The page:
The Fast-Spreading New COVID-19 Subvariant XBB Is Part of a ‘New Class’ of Omicron

The Fast-Spreading New COVID-19 Subvariant XBB Is Part of a ‘New Class’ of Omicron

Omicron subvariants BA.4 and BA.5 have dominated COVID-19 cases in the United States over the past few months. However, a new class of COVID subvariants is already emerging, and one, in particular, is receiving a lot of attention. It goes by the name of XBB, or Gryphon, and there’s a possibility it will surpass all other systems.
According to William Schaffner, M.D., an infectious disease specialist and professor at the Vanderbilt University School of Medicine, XBB is generating a lot of buzzes because it spreads quickly and appears to be able to evade immunity that people have developed from having a prior COVID-19 infection or from receiving the vaccine. We still have a lot to learn, adds Dr. Schaffner, adding that “it’s early days.” Here is what we now know about XBB and why doctors are closely monitoring it.
What does XBB COVID stand for?
Thomas Russo, M.D., professor and chief of infectious disease at the University of Buffalo in New York, adds that XBB is one of the “new class” of Omicron variations that are now spreading quickly. He lists these as BQ.1.1, BQ.1, BQ.1.3, BA.2.3.20, and XBB.
Amesh A. Adalja, M.D., a senior scholar at the Johns Hopkins Center for Health Security, notes that “XBB is a hybrid version of two strains of the BA.2 type of Omicron.” He continues, “It’s spreading effectively in Singapore right now.”

According to Singapore’s Ministry of Health, the variation was discovered for the first time in India in August 2022 and has since been found in more than 17 nations, including Australia, Bangladesh, Denmark, India, Japan, and the United States.

According to a pre-print study by researchers in China, XBB is expected to have the strongest capacity to resist antibody defenses among these recently revealed COVID variants. The novel Omicron strains, and specifically XBB, were described in that study as “the most antibody-evasive strain examined, significantly exceeding BA.5 and nearing SARS-CoV-1 level.” If you’re not aware of it, SARS-CoV-1 is the coronavirus strain that causes SARS, a respiratory virus that can result in serious disease.

Meaning that, in contrast to earlier strains of COVID-19, the vaccination and having previously received COVID-19 are not believed to provide as much protection against XBB. According to the pre-print study, anti-XBB medications like Evusheld and bebtelovimab may also not be particularly effective.

According to Dr. Russo, “These variations are developing to avoid protection.” According to Dr. Russo, the bivalent booster will “likely be protective against severe illness” in those with XBB but will be “imperfect towards avoiding infection.”

But don’t freak out. It’s crucial to understand that vaccination protection is not all or nothing when it comes to evasion, according to Dr. Adalja. “Vaccine protection against what matters most—severe disease—remains intact even with immune-evasive variations.”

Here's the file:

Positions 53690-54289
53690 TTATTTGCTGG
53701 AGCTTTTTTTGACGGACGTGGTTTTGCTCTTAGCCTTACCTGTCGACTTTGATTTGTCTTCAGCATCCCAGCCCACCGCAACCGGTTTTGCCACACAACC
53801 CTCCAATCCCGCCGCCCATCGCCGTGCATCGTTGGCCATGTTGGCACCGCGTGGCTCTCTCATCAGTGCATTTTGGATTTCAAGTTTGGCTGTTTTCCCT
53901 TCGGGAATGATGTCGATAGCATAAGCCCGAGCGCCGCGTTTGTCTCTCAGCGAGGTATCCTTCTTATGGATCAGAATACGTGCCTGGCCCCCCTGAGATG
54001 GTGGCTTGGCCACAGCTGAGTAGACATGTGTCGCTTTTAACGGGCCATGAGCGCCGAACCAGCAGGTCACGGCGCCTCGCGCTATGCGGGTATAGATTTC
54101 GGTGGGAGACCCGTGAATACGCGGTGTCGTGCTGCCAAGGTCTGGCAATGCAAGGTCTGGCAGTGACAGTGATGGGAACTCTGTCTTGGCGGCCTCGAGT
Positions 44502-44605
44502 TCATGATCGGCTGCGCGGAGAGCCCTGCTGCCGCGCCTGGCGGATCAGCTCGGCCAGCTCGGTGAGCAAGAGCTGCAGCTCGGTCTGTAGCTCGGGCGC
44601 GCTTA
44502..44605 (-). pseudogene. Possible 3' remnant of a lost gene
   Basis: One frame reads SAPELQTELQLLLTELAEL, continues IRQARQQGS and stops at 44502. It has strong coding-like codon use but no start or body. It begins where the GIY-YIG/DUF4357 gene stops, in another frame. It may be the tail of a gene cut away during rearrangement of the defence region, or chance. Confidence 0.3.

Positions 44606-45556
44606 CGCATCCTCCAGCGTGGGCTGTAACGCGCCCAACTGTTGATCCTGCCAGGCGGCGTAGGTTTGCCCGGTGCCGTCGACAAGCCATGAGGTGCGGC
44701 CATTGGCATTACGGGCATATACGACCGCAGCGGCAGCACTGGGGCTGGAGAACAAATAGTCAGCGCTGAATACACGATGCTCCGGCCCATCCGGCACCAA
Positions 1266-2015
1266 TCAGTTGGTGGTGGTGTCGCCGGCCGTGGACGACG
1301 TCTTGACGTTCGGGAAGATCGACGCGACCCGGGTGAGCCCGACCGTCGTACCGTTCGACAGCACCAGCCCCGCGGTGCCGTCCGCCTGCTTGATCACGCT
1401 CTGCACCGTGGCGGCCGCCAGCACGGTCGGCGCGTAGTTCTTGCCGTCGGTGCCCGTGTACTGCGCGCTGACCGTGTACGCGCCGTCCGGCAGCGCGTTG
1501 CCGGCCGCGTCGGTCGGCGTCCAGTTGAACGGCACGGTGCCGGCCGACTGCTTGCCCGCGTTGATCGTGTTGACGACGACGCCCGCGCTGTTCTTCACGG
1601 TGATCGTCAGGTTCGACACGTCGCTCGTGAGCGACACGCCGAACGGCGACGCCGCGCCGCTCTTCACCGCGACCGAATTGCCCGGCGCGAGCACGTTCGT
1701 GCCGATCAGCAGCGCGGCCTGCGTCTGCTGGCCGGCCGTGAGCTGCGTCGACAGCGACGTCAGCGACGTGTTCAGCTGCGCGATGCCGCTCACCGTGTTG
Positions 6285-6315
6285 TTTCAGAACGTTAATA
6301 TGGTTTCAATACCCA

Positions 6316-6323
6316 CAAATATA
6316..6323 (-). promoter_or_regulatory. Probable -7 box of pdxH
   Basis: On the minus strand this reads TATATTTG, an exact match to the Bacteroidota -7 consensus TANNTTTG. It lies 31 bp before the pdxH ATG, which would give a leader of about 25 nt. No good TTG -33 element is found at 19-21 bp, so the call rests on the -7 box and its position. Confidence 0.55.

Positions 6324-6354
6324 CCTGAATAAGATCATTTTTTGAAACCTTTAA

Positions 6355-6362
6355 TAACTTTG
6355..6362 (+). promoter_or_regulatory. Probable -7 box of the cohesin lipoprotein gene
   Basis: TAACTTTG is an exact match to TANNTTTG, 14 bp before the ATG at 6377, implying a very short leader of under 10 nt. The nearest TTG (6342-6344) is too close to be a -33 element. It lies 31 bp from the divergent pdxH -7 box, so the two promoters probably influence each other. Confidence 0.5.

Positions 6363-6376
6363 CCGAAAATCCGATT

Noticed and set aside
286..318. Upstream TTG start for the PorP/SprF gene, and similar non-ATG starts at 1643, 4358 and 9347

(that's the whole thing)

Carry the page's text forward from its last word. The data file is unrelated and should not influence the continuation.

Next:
symptoms of XBB variant

So far, XBB symptoms appear to be comparable to COVID-19 symptoms in general. The following are some examples, according the Centers for Disease Control and Prevention (CDC):

  • Chills or a fever
  • · Cough
  • Shortness of breath or breathing issues
  • • Weakness
  • Body or muscle pains
  • head pain
  • A recent change in flavor or odour
  • A throatache
  • Bloating or a runny nose
  • Vomiting or nauseousness
  • • Diarrhea

The XBB subvariant has how much contagion?
XBB is regarded as being extremely infectious, just as other Omicron strains. According to Singapore’s Ministry of Health, the variation currently accounts for 54% of COVID-19 cases there, up from 22% the week prior.

XBB is “at least as transmissible as currently circulating variations,” according to Singapore’s Ministry of Health, but it also states that “there is no indication that XBB causes more severe disease.”
The XBB subvariant will peak when?

XBB currently has a number of unanswered questions. According to CDC statistics, BA.5 and BA.4.6 continue to be the most prevalent variations in the United States despite the fact that it has been found there.

According to Dr. Adalja, additional varieties are also beginning to proliferate. It is unknown which, if any, will supplant BA.4.6 and BA.5 in the United States. It’s uncertain if it—or another similar variation like BQ.1.1—will become prevalent in the United States, but it’s likely to spread there to some extent, according to him.

According to Dr. Schaffner, the emergence of XBB and related variations is causing “some worry.” It’s critical to keep an eye on what transpires over the next weeks, he asserts.

As of the time of publication, this article is true. However, some of the material could have changed since it was last updated due to the COVID-19 pandemic’s fast evolution and the scientific community’s growing understanding of the unique coronavirus. While we make every effort to keep all of our stories current, you may also stay up to date on the most recent information by visiting the websites of the CDC, WHO, and your local public health agency. A doctor should always be consulted for medical advice.